Character > Font size: 36px

Character > Color: #ffffff

This text uses the same drop shadow as the “Panel header text”, so you can copy the style from that text and paste it onto this layer.

You should now have a button that looks like this:

Add the Bottom Trim

We’re now going to add the final element of the design, some trim at the bottom to finish framing off the space. When this element is coded up we’ll be using separate top and bottom border settings, but as Photoshop can’t facilitate this we’ll again use shape tools instead so we can get the right colors in place.

Below the start button, create a rectangle with a fill color of #dddddd that is 5px high and stretches the full width of the page. Duplicate the new rectangle and move it down 10px so there is a 5px gap between the two rectangles.

In the center of your canvas and above the two grey lines/rectangles, draw a circle that is 40px by 40px and give it these properties:

Fill color: #f2f2f2

Layer style > Stroke:

Layer style > Gradient Overlay:

Pay special attention to the gradient overlay settings as they are different to those we’ve used before. The color stops are placed at 40% and 45% rather than 0% and 100%, and we’re using a radial gradient instead of linear. Along with the border/stroke, this gives the effect of small grey circle surrounded by a larger one.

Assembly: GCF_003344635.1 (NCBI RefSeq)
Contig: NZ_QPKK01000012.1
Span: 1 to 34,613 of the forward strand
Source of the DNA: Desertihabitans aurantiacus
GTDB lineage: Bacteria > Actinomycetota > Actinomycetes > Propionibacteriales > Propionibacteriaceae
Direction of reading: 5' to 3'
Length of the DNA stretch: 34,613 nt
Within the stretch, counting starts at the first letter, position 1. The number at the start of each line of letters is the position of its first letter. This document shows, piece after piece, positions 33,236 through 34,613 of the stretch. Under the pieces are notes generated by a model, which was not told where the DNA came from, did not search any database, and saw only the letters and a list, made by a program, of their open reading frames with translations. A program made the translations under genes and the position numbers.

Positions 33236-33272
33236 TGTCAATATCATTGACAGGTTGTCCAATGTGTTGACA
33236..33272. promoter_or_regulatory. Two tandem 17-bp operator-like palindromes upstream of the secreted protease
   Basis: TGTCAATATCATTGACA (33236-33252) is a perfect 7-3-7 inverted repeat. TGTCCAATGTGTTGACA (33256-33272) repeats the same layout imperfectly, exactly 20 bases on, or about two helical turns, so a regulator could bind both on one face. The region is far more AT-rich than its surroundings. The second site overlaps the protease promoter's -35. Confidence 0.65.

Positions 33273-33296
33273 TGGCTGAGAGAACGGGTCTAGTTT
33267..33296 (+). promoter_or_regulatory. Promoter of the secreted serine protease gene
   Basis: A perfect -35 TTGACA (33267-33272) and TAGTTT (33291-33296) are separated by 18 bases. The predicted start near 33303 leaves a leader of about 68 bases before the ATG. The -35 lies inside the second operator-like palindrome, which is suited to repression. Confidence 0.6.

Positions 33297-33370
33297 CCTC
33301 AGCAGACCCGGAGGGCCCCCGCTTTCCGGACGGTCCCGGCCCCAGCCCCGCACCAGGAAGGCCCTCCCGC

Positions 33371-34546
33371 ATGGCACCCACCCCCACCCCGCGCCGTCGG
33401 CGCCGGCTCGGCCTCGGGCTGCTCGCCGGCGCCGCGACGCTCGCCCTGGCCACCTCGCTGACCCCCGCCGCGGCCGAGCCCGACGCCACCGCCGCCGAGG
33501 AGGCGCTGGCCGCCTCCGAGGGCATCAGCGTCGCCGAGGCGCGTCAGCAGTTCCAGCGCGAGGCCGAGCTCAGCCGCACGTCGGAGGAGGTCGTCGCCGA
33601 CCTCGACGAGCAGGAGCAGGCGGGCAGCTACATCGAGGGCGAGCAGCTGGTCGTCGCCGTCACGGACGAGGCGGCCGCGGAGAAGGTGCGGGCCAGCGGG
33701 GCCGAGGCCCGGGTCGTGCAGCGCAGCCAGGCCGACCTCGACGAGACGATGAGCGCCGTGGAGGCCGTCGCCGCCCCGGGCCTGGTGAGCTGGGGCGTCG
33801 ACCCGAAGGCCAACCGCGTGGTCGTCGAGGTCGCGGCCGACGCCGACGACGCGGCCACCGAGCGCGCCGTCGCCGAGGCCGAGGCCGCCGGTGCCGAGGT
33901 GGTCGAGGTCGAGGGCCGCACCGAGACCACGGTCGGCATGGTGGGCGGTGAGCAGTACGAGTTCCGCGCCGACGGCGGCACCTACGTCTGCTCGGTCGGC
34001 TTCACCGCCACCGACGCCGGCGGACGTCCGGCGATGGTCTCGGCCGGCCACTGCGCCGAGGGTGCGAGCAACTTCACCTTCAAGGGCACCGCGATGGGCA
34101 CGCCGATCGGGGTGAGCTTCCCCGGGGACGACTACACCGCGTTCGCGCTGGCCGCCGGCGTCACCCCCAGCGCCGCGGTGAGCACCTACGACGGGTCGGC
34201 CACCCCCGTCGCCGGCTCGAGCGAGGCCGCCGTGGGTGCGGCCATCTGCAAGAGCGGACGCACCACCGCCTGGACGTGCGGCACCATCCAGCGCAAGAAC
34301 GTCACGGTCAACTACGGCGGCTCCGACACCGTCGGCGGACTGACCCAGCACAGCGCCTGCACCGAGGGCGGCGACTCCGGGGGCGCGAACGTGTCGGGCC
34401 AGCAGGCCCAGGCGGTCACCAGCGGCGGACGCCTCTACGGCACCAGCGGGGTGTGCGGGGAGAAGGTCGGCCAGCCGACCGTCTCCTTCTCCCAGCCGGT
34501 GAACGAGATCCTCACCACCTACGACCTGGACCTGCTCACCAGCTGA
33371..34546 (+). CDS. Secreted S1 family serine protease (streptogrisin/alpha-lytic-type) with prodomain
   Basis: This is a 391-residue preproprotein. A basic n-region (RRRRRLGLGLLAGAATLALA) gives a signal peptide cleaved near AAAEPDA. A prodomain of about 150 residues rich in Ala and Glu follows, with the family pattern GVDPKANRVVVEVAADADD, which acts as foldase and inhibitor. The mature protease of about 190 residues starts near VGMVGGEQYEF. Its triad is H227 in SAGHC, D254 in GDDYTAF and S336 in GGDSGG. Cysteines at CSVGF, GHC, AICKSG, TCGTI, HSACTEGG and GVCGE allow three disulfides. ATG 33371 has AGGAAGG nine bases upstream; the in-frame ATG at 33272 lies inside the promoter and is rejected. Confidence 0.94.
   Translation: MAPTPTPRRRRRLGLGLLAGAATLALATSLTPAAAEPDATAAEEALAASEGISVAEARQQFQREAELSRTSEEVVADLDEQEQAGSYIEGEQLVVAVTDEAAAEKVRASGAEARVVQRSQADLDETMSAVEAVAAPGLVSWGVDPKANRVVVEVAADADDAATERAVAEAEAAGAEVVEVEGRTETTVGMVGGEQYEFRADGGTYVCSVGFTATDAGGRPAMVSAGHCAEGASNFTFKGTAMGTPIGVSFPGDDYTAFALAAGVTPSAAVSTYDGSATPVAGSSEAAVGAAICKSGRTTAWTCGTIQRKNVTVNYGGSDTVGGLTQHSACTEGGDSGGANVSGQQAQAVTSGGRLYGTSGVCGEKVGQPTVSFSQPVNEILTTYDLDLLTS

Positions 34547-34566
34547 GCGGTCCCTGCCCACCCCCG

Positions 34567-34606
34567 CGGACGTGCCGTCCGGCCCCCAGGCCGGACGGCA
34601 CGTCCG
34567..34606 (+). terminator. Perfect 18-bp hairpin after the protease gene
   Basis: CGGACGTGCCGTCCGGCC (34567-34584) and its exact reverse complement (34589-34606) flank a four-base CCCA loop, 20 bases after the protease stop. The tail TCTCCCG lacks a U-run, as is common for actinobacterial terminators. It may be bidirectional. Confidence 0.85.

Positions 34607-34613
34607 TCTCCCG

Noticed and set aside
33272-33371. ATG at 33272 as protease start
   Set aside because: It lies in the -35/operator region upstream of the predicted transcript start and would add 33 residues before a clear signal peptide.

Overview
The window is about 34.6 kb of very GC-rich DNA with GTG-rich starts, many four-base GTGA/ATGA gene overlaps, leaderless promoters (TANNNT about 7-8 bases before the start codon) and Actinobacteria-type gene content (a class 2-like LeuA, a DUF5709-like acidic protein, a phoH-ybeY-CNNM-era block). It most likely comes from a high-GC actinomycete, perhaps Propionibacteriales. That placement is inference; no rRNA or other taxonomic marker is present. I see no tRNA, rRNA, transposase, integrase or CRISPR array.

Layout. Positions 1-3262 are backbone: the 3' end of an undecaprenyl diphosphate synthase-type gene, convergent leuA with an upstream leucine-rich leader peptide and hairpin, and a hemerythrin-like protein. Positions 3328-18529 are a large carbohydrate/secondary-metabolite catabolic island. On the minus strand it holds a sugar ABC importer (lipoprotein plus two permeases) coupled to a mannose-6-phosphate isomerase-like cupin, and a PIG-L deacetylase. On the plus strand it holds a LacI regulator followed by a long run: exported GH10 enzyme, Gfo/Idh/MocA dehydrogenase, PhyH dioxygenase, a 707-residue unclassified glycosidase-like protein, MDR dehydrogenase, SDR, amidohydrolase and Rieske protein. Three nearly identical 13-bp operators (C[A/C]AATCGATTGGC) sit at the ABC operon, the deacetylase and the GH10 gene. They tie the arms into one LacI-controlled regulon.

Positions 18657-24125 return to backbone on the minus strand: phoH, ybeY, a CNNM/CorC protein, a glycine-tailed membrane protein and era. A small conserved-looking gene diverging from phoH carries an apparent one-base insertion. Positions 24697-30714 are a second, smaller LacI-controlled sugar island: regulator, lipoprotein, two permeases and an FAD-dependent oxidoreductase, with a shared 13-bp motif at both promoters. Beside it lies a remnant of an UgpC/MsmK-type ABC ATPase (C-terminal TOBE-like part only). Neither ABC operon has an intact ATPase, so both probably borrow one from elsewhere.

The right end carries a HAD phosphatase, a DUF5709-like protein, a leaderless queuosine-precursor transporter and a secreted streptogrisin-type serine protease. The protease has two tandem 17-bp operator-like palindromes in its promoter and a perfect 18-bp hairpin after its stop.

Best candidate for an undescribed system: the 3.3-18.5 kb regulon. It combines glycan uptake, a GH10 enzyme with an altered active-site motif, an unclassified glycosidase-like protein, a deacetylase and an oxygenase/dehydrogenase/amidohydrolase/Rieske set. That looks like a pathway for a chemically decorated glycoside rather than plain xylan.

Your bottom trim should look like this:

All Done!

You should now have a completed PSD design, 100% ready for translation into pure CSS3 and Base64 code:

Coming up

In the following part of this tutorial:

  1. You’ll setup the HTML for your design.
  2. You’ll also setup an easy, autocompiling LESS project (with no command line) using the free Windows & Mac app Prepros.
  3. We’ll incorporate LESSHat and Normalize.less
  4. then also Font Awesome via FontAwesome.less.
  5. You’ll convert your background image to Base64 and incorporate it into your LESS code.
  6. After that, you’ll convert all your design elements to CSS3 and add them to your LESS code.
  7. Finally, you’ll be able to lean back in your chair and feel very impressed with yourself

I’ll see you then!

Tuts+ Web Design